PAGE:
Afghanistan…..a country dominated by religious zealots! A history of feudal, tribal territoriality! An economy propped up by opium farming! Vast regions of virtually uninhabitable areas! A harsh environment! Poverty abounds! And no central government with the will or resources to govern the masses. Virtually the entire population are Muslims (81% Sunni & 19% Shia). Idealistic traditions where minds may never be changed; and an enemy with enormous patience and staying power! Is changing the hearts and minds of this country even possible?
The Afghan economy is a mess! Tw0-thirds of the population lives on less than $2 per day; and as of 2005, the unemployment rate was 40%. The economy began to improve in 2002 due to the infusion of multi-billion US dollars in international assistance and investment. But, as much as one-third of the Afghan GDP still comes from growing poppy, hashish, and illicit drugs including opium and its derivatives, morphine and heroin. Opium production soared to a new record in 2007….3.3 million Afghans are involved with opium production.
One of the drivers of the current economic recovery is the return of 5 million Afghan refugees that had fled the country. Their return has brought fresh energy, entrepreneurship and wealth-creating skills. Also, recently, the US Geological Survey announced that Afghanistan may possess 36 trillion cubic feet of natural gas and 3.6 billion barrels of petroleum. This coupled with the discovery of nearly $1 trillion in untapped mineral deposits provides Afghanistan with favorable circumstances to significantly transform its economy if the country can be stabilized to permit foreign investment to extract the natural resources and bring them to the world market. The Afghan government could collect billions in royalties and taxes every year if the resources are developed. The lives of Afghan citizens could change forever!
Afghanistan has been embroiled in social upheaval and invasion for hundreds of years. The Soviets invaded in 1979 and occupied the country until 1989. During the Soviet seige, between 600,000 and two million Afghans were killed….and 6 million fled to Pakistan and Iran. The 1989 Soviet withdrawal was the result of international pressure and “Charlie Wilson’s War.” The Soviet withdrawal was seen as an ideological victory for the United States. However, the US and its allies quickly lost interest in Afghanistan after the Soviet withdrawal and did little to assist in rebuilding the war-ravaged country. By failing to follow-up and, possibly, win the “hearts and minds” of the people, an opportunity was lost. As a result, a state of warlordism took place and, in 1993, 10,000 people were killed in Kabul….giving rise to the politico-religious force known as the Taliban in 1994. Within 2 years, the Taliban seized Kabul and quickly spread their influence and control throughout the country. By 2000, the Taliban had captured roughly 95% of the country.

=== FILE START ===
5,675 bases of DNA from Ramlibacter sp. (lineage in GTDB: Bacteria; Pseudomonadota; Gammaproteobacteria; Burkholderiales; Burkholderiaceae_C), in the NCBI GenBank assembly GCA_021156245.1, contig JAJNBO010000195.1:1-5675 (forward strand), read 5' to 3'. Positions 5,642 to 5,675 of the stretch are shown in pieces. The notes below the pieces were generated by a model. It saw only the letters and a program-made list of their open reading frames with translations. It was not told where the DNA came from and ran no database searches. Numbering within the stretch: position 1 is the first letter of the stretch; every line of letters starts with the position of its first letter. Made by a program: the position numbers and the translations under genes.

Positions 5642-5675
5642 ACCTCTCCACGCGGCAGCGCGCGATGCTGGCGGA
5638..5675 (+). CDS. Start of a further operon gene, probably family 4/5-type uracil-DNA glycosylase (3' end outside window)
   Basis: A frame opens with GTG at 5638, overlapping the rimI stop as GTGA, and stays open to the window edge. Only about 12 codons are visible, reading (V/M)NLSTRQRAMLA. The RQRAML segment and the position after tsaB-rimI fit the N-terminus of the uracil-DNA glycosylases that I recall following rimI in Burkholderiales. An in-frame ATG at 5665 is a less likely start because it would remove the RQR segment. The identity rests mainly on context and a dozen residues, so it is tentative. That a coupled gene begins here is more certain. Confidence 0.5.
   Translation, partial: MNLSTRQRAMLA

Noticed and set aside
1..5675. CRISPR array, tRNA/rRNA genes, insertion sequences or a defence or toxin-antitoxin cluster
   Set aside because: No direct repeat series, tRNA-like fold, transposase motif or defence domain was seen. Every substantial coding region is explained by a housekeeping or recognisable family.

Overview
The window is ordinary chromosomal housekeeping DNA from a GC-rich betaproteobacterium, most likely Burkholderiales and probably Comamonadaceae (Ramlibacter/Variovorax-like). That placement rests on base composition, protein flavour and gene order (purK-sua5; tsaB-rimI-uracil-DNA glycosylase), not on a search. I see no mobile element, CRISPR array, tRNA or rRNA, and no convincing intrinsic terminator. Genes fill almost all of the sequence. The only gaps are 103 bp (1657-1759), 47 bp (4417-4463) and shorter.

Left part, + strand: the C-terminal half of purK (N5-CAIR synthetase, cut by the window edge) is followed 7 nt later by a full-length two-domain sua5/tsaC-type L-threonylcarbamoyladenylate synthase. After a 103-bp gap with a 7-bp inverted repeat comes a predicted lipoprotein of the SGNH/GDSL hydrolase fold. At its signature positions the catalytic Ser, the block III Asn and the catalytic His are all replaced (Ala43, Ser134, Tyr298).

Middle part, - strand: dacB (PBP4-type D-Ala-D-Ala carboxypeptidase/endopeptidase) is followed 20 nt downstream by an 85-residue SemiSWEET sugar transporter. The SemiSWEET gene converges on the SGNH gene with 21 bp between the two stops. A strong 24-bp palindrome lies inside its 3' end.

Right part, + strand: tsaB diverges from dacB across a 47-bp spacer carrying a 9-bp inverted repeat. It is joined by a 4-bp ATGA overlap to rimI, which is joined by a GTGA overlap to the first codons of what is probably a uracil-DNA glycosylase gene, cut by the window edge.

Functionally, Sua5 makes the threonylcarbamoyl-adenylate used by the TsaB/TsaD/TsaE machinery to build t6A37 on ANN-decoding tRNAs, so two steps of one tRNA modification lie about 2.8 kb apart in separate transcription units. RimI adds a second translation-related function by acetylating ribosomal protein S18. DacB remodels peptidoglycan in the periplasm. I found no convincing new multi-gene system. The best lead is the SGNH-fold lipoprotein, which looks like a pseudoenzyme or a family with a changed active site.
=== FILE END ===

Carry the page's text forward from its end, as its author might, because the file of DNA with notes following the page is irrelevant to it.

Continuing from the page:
After the 9/11 attacks in America, US and British forces began an offensive by bombing al-Qaeda and Taliban targets (trying to find and kill Osama bin Laden) during “Operation Enduring Freedom.” These attacks dealt a serious blow to the Taliban, who retreated into the northern regions of Afghanistan. In 2002, the Taliban began rebuilding and, in 2003, started using insurgency tactics. Today, President Obama and General Petraeus are engaged in a strategy to dislodge the Taliban from the Kandahar region (where they have re-established their insurgency presence) hoping to make way for a stable government under the direction of President Karzai. Can it be done? Certainly not, if the US holds to Obama’s pledge to begin withdrawal of troops in July 2011.
So, how does America define “victory” in Afghanistan? How much more money is America willing to commit to a battle that is becoming more and more politically unpopular everyday? And, how many more American lives will be lost trying to attain “victory?” Is victory the capture OBL? Neutralization of the Taliban? A stable Karsai government? A real democracy? And, in what time period?
I wish I could answer my own question…but I cannot! If you have the answer, I would love to read it in the comments section! I wonder if anyone in the Obama administration, the Defense Department, or the Congress can articulate an answer. One thing is for sure…..it is a complex question with huge political overtones and consequences. Maybe, Michael Steele’s off-the-record comments were not so far off the mark!